Using video technology to connect people with dementia
Using cost, easy to use, technology to connect people with dementia, so they can be actively involved together in community life, across England, Wales and Northern Ireland.
The 3 Nations Dementia Working Group (3NDWG) is a network of people living with dementia. They lead, and get involved in, regional and national projects, across England, Wales and Northern Ireland. The group wants to become the 'go-to group' for input from people with lived experience of dementia.
The purpose of connecting virtually was
- to enable the group to meet and progress their activities without the stress, time and expenses required to travel long distances to meet in person every time.
- to reduce delays that happened when they tried to progress things only meeting in person every couple of months.
The group agreed to try out free video conferencing once a month, in between the in-person meetings.
Members of the group who had used video conference technologies, offered insights from their experiences of different programmes.
Members of the group who had used it, liked Zoom because they found it easy to use.
- it is free to use
- it doesn’t require people to create a log-in
- the meeting facilitator can invite people to join the meeting via a link in an email.
- people taking part in Zoom meetings click a link. This will usually open immediately on their computer, smartphone or iPad. It does not require a complicated download.
- the meeting facilitator does not need to obtain people's personal data to invite them to join the meeting - anyone with the link can join the meeting.
- people's personal information is not shared with other participants when using Zoom.
The project support officer provided support
- step-by-step written instructions
- trial calls with individual members of the group to talk them through participating and give them confidence that they could do it.
In December 2018, the 3NDWG steering group held their first scheduled meeting using Zoom.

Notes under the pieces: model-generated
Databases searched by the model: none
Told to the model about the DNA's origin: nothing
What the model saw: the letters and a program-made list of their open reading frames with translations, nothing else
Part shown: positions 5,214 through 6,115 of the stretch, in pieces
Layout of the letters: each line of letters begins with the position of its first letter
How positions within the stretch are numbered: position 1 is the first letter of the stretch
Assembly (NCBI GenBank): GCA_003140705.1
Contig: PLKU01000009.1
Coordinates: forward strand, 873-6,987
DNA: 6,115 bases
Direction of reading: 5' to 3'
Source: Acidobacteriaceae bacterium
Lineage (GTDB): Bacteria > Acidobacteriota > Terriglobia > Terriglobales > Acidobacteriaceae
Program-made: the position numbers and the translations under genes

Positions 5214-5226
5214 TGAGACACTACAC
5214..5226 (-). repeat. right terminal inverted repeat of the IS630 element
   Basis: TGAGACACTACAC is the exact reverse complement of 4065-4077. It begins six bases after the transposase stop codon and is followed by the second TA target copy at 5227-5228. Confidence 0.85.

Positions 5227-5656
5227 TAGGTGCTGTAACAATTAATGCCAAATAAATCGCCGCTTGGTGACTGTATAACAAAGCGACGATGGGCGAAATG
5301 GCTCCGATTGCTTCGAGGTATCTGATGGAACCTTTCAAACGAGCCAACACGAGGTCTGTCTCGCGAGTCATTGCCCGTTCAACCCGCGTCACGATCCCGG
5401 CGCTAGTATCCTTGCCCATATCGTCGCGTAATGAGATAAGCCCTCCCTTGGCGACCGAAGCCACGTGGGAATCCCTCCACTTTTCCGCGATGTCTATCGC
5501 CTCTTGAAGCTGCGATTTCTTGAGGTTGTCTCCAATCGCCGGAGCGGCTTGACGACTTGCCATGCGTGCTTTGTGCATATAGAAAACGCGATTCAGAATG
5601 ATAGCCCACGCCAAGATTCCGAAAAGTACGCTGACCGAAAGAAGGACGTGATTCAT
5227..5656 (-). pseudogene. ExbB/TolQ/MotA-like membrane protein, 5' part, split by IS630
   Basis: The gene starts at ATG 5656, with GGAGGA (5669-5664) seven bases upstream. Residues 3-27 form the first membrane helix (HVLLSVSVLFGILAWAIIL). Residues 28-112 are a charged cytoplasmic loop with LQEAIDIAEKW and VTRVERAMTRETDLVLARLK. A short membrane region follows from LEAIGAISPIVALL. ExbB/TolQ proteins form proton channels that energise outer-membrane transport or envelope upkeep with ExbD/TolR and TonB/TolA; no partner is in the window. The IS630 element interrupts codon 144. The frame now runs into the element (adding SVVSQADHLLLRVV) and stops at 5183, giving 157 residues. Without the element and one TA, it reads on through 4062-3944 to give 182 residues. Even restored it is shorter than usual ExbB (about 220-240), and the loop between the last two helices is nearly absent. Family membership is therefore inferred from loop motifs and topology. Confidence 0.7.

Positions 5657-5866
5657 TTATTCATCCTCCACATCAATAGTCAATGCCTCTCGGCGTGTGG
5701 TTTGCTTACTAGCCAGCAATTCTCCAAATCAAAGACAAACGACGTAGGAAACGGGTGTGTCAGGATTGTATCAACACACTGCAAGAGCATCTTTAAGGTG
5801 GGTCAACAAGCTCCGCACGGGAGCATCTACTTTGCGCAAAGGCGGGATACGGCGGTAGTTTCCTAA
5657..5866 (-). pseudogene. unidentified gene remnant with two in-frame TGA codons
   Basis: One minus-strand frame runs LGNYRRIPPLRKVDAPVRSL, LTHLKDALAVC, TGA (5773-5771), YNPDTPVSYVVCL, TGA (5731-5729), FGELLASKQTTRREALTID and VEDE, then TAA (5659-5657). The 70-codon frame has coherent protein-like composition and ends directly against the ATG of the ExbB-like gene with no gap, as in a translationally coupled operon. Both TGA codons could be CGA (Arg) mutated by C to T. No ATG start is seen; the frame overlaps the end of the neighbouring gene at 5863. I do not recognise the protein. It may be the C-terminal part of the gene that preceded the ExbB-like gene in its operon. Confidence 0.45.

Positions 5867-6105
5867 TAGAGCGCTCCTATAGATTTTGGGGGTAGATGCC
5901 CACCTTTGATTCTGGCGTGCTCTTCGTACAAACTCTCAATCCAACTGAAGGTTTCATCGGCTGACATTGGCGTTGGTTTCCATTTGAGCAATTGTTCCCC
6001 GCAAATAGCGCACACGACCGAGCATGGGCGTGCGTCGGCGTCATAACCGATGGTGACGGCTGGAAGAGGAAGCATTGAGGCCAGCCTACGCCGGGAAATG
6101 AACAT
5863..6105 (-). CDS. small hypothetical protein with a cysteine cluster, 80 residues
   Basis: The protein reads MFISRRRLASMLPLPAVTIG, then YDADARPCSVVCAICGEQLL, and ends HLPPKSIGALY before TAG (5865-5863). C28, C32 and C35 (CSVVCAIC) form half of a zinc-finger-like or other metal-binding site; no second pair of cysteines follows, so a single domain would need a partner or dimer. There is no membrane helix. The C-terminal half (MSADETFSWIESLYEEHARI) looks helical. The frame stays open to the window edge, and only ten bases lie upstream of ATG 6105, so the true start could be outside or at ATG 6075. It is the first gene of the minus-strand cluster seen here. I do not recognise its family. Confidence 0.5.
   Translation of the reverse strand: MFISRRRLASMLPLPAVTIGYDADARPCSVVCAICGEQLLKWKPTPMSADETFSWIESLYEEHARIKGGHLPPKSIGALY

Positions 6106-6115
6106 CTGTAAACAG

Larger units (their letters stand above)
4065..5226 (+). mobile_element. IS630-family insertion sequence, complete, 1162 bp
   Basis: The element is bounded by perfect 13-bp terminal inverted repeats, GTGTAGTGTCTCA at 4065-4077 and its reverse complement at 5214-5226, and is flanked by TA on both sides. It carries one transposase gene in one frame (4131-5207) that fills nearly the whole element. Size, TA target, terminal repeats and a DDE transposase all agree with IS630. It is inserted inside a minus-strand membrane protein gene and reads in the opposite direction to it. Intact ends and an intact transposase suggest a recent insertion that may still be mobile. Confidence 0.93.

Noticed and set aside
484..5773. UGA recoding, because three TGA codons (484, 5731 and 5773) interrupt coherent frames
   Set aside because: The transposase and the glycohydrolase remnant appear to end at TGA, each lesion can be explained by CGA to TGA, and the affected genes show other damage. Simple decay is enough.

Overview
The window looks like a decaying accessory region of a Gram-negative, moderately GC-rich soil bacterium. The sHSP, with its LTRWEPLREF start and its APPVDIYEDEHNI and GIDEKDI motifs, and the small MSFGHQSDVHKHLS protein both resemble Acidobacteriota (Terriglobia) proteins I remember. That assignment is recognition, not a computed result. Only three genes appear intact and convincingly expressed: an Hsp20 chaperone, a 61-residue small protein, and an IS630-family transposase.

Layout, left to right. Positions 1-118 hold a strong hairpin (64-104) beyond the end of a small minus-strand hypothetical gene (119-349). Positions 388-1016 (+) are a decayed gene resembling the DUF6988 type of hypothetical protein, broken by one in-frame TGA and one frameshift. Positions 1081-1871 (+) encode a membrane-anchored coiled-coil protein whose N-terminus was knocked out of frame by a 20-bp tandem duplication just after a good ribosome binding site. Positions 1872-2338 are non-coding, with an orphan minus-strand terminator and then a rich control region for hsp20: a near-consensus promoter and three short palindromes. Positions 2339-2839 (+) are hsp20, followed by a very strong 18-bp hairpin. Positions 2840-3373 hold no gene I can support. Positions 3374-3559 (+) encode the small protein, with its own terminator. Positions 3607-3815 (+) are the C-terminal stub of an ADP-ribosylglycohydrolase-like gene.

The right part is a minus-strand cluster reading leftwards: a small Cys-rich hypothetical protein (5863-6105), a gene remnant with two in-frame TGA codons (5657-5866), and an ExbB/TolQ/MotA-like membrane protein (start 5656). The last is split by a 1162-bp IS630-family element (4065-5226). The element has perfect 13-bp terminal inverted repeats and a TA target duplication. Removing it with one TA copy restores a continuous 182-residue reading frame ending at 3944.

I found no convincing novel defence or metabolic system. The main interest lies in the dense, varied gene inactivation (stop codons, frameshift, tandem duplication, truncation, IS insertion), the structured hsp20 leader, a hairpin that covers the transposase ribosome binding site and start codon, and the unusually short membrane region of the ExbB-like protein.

About 10 people dialled in, and the call went smoothly.
The members of the group who took part in the meeting using Zoom gave feedback. They liked
- People can write a message publicly, or privately to the meeting facilitator ('host')
- to put forward an idea or comment that they may not have felt comfortable with saying aloud. This is particularly useful for people who have difficulty with speaking, or who need a little longer to formulate a response.
- to explain why they might need to take a break
- People can take quick breaks if they need
- by turning off the video
- by muting their microphones.
- The feature where the screen jumps to whoever is talking
- is useful for knowing who is talking
- helps people to focus on one person instead of struggling to look at everyone
- made it feel like a natural conversation.
- People using iPads could easily download the app before the meeting and and then open the meeting very easily.
- People can click a weblink to go straight into the meeting on their computer.
- People can opt to ‘raise their hand’, which allows the chair to keep the meeting on track and give everyone a chance to speak.
- One person said this relieved a lot of stress for her. In other types of video calls she said she had struggled to make herself heard.
Due to the success of this first meeting, it was agreed that regular steering group meetings will be held via Zoom every month.
The group reflected on their experience and how to make the use of this technology work for all of them. They agreed:
- Video conferencing meetings should be for up to two hours long, but not longer than that.
- Two hours is enough time for the group to make quick decisions on projects and proposals, and to decide on which things they need to take to one of their face-to-face meetings.
- Video conferencing is a very useful way for the group to work at almost no cost and in significantly less time than their usual meetings.
- Using virtual meetings is enabling more people from across the three nations to join in conversations, especially people who would not usually travel to events or meetings.